Darwin Comes to Town: How the Urban Jungle Drives Evolution by Menno Schilthuizen
At the close of his exploration of the somewhat oxymoronic “urban nature,” Menno Schilthuizen tells us that one of his aims is that “the urban organisms you see on your daily wanderings of the city streets will become more special, more interesting, worthy of more than a casual glance.” Schilthuizen, I’d say, is more likely to succeed than not in achieving his goal, as Darwin Comes to Town: How the Urban Jungle Drives Evolution (2018) is a delightfully informative whose insights are enthusiastically and clearly conveyed.
Schilthuizen loses no time in introducing us to a different way of viewing our noisome, concrete and metal cityscapes, opening up with a description of how:
the inner city, for all its hustle and bustle and thoroughly unnatural appearance, becomes a constellation of miniature ecosystems … Here a snapdragon growing in wild profusion from some invisible crack … The emerald veins of moss sprouting from slits between cracked reinforced glass … Feral rock pigeons …
Though we tend to think of cities as barren wastelands, not “of” nature but nature’s antithesis, Schilthuizen does yeoman’s work in opening our eyes to the bounty of life in it, above it, under it: insects, birds, mammals, reptiles, amphibians.
If that were all, Darwin Comes to Town would be a nice enough catalog of the world at our feet (or above our heads). But the subtitle of the book is How the Urban Jungle Drives Evolution. And this is where things get truly fascinating, as Schilthuizen points out that much as we think of evolution as occurring at a glacial pace (literally), “it can actually be observed here and now.” And the book is rife with such examples, beginning with the Culex molestus, the London Underground mosquito, which over the London Tube’s relatively blink-of-an-eye existence, has become genetically diverse across different tube lines, which act as islands would. Mosquitoes in different lines are genetically different from one another and from their brethren above. The underground insects feed on humans, not birds, mate in small numbers rather than large swarms, and do not hibernate, since the temperature is always tolerable. They have adapted to their human-created environments — our human presence is now forcing evolution on a grand and shockingly fast scale.
After some background on the massive growth in urbanization and loss of the wild (a sad stat: “each year the average distance between a given point on the map and the nearest forest increases about 1.5%”), we’re treated to a host of other examples of adaptation and possible speciation. We get non-native catfish who have learned to hurl themselves out of shallow water to latch on to non-native pigeons. We learn of the myriad of ways urban birds are different from their relations in the country — raising their birdcalls to a different pitch and calling at different times of the day so as to be better heard against the city soundscape, becoming better problem/puzzle solvers, becoming less risk-averse. We revisit a classic example of the idea of human-forced evolution — the peppered moth — and follow its rollercoaster ride of acceptance — skepticism — acceptance. We learn how pigeons in the city are better able to deal with poisonous metals, similar to a tiny fish, the mummichong, that lives in water that is so polluted it would kill most other marine creatures. In all these cases, Schilthuizen is very careful not to generalize or oversell, precisely characterizing, for example, the difference in the examples between learned/adaptive behavior and true genetic speciation.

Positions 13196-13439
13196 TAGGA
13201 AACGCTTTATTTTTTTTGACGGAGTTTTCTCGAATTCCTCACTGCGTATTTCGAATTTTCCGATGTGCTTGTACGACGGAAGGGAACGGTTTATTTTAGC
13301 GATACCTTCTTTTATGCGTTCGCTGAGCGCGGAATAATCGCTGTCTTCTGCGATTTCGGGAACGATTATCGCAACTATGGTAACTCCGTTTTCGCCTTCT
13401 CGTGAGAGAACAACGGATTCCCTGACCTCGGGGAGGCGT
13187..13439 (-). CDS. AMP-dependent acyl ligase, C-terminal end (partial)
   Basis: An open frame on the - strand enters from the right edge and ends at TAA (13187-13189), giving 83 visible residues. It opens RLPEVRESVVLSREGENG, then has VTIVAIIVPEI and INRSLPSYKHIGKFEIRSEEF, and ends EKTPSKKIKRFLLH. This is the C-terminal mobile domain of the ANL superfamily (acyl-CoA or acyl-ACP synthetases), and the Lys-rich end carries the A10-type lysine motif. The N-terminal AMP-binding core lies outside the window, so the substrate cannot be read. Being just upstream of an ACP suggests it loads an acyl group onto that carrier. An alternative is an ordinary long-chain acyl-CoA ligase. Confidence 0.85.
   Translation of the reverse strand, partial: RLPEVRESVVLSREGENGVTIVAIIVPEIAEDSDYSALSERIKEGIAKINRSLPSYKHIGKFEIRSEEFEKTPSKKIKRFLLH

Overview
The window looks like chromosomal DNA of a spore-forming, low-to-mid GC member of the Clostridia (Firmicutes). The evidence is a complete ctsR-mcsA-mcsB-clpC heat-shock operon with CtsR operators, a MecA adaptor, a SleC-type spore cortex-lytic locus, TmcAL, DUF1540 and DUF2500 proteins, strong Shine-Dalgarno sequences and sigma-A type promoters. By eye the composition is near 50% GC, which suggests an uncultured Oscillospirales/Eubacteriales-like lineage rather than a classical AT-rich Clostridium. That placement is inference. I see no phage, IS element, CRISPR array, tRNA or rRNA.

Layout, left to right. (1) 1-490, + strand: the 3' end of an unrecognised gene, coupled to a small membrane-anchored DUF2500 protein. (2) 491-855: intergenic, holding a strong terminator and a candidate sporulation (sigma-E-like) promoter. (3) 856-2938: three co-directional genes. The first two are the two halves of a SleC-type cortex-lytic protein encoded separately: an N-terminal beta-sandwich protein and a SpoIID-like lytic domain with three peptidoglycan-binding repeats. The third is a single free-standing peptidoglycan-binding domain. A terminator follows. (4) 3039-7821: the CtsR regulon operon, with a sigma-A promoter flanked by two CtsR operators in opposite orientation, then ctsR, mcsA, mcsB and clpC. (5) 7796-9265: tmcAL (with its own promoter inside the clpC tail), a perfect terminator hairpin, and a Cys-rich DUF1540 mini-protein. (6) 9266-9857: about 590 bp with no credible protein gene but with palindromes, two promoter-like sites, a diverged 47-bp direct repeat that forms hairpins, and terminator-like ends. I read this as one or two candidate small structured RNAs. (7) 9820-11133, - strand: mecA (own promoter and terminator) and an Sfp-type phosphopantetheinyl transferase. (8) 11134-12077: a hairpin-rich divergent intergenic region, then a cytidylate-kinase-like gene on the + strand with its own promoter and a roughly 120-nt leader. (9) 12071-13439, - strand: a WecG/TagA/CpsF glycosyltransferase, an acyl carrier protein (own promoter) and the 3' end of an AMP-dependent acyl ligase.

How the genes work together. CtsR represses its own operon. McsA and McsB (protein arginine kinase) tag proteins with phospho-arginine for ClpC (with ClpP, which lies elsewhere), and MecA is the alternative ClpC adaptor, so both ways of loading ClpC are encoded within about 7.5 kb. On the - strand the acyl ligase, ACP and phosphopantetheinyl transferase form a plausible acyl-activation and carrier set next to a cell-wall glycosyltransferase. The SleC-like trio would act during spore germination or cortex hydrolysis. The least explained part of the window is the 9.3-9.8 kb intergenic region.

Along the way we explore how the modern world is driving everything toward greater homogeneity thanks to the spread of non-natives and increased urbanization. Nearly half of urban life, he tells us, is non-native and much of it is becoming the same kind of life — the same insects, the same birds, the same plants, all “inching toward a single globalized multi-purpose urban biodiversity.”
Darwin Comes to Town is both wildly fascinating and at times depressing, as it can feel a bit like whistling past the graveyard or finding what comfort one can in what we’re doing to the world. But it’s impossible to resist Schilthuizen’s enthusiasm and sense of wonder. And toward the end he opens both up even more speculatively as we consider ways in which we can do some actual design or engineering into our cities to incorporate some of what we’re learning — building green roofs for instance, or not putting in life-corridors to allow the isolated pockets of creatures to continue to diverge from their common ancestry. It’s a good conclusion to an excellent book, leaving us to think not just of the impact we’ve had but the impact we could have if we were just a bit more thoughtful and purposeful about things. Not a bad thing to ponder as we, thanks to Schilthuizen, look with a bit more wonder at the nature-we-don’t-think-of-as-nature around us.